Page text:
2 Timothy 4:1-2 I solemnly charge you in the presence of God and of Christ Jesus, who is to judge the living and the dead, and by His appearing and His kingdom: 2 preach the word...."
Last week I had written some posts on the subject of sermon preparation. For the convenience of the reader I have listed their links in case anyone wants to reference them for review:
The Lord blessed me to have the opportunity to participate and deliver a session at a recent Baptist association Pastor's conference on the subject of "The Preacher's Preparation, Presentation and Invitation". Having looked at sermon preparation last week, we will now look this week at some ways in which to present or preach the scriptures to an audience.
Some thoughts on what expository preaching is all about
Let me say from the get-go that all true Biblical preaching is "expository" preaching. When I say "expository", I am simply referring to the responsibility of preaching to "expose" the people to the text or to "explain" the text well enough to convey the meaning intended by the Holy Spirit through the original author. If someone is not making it their aim to explain the text as originally communicated by the Holy Spirit through the Biblical author - then it is not exposition and certainly not Biblical preaching.
As one preacher of the past once said: "A lecture or talk can be given next week, next month or next year, but a sermon must be delivered now." What the quote is expressing is the urgency that attends the preaching task. Hearers of sermons also have the urgency of preaching placed upon them in the sense of needing to apply what has been preached.
Different methods for presenting expository sermons
With that introduction, I want us now to consider different ways in which Biblical sermons or "expository sermons" can be delivered. Though "verse by verse" exposition is the most common way, yet there are various methods by which the delivery of God's words can be "packaged" or "delivered" by the preacher or the hearer. We will look at a couple today and some more tomorrow. May these tips prove helpful to those who aim to preach or teach God's word.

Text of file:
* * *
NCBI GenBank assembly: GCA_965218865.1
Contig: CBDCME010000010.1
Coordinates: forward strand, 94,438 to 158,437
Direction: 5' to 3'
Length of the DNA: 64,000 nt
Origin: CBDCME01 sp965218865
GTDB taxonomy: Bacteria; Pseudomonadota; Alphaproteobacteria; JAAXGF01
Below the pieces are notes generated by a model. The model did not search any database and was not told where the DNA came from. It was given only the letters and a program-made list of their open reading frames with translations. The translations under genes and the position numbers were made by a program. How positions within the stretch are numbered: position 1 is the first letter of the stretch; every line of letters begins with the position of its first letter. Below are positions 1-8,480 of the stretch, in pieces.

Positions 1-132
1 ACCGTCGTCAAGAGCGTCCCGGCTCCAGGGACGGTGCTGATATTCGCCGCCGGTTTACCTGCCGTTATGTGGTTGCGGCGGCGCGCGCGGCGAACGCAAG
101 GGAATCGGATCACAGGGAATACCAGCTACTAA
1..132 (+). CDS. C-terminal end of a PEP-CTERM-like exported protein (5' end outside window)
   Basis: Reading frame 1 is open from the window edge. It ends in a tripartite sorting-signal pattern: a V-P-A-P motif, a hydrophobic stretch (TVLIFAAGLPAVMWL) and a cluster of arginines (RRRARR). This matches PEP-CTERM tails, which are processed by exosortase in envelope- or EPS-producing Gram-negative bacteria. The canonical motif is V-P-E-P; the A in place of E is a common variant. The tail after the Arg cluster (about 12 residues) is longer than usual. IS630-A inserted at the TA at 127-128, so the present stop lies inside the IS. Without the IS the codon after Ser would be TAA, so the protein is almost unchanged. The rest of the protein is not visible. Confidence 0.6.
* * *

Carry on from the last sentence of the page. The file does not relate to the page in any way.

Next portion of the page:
The preacher may use a major Biblical theme from which to work off of in His sermon. These types of sermons are great for introducing a congregation to a teaching of scripture. Below is a sample of how such a sermon would be structured.
-Sermon Subject – Ex: Christ-Theme of Subject- Ex:Christ’s Eternal Deity
-Divide theme by its “characteristics” or “facets” or “advantages” or “practical applications”
Point #1 Christ is Eternal Creator Col 1:15-17
Point #2 Christ is Eternally the Savior Col 1:18Point #3 Christ is Eternal with the Father Col 1:19
In a pyramid sermon, the preacher starts off with an idea or heading, adding onto that idea or heading in the next point. In the subsequent points that follow, the preacher keeps on adding on more and more ideas until the sermon arrives at the fully stated idea. The reason why such a sermon is called "a pyramid sermon" is because when you look at the points and the structure of the sermon, the shape of it resembles a "pyramid". John L. Benson in his 1967 book: "Homiletics", is the author from whence I gleaned this particular sermon structure. Below is a sample sermon I preached a while ago utilizing this method:
-Title: “Christ, the focus of the N.T”
-Purpose of the sermon: to demonstrate how Jesus Christ is the focal point of the New Testament, and how He should be the focal point of our lives.
Point #2 He is Portrayed, preached = Acts
Point #3 Portrayed, preached, explained = Epistles
Point #4 Portrayed,preached,explained,prominent = Revelation